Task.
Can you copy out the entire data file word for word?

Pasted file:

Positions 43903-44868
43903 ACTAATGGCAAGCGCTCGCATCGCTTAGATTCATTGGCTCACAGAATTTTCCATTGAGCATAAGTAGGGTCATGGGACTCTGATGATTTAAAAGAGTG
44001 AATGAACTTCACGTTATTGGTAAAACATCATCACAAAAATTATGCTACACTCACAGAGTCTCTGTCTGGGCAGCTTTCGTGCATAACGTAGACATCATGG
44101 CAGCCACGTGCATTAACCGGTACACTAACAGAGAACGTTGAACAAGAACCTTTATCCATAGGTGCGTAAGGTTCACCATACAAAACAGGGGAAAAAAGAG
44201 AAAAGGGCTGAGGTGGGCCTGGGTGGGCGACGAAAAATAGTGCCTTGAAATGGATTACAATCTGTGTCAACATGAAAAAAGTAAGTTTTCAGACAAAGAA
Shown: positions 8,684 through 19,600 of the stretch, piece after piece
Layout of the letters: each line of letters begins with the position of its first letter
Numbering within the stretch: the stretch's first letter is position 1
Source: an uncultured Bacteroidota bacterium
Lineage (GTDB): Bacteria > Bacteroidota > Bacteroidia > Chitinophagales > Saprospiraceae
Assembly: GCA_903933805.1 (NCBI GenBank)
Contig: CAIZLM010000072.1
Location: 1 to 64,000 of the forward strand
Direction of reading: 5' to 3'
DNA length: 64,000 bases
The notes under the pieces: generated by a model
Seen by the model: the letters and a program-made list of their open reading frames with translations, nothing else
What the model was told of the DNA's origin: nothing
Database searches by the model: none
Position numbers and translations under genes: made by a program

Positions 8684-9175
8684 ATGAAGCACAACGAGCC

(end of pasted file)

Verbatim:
Positions 43903-44868
43903 ACTAATGGCAAGCGCTCGCATCGCTTAGATTCATTGGCTCACAGAATTTTCCATTGAGCATAAGTAGGGTCATGGGACTCTGATGATTTAAAAGAGTG
44001 AATGAACTTCACGTTATTGGTAAAACATCATCACAAAAATTATGCTACACTCACAGAGTCTCTGTCTGGGCAGCTTTCGTGCATAACGTAGACATCATGG
44101 CAGCCACGTGCATTAACCGGTACACTAACAGAGAACGTTGAACAAGAACCTTTATCCATAGGTGCGTAAGGTTCACCATACAAAACAGGGGAAAAAAGAG
44201 AAAAGGGCTGAGGTGGGCCTGGGTGGGCGACGAAAAATAGTGCCTTGAAATGGATTACAATCTGTGTCAACATGAAAAAAGTAAGTTTTCAGACAAAGAA
Shown: positions 8,684 through 19,600 of the stretch, piece after piece
Layout of the letters: each line of letters begins with the position of its first letter
Numbering within the stretch: the stretch's first letter is position 1
Source: an uncultured Bacteroidota bacterium
Lineage (GTDB): Bacteria > Bacteroidota > Bacteroidia > Chitinophagales > Saprospiraceae
Assembly: GCA_903933805.1 (NCBI GenBank)
Contig: CAIZLM010000072.1
Location: 1 to 64,000 of the forward strand
Direction of reading: 5' to 3'
DNA length: 64,000 bases
The notes under the pieces: generated by a model
Seen by the model: the letters and a program-made list of their open reading frames with translations, nothing else
What the model was told of the DNA's origin: nothing
Database searches by the model: none
Position numbers and translations under genes: made by a program

Positions 8684-9175
8684 ATGAAGCACAACGAGCC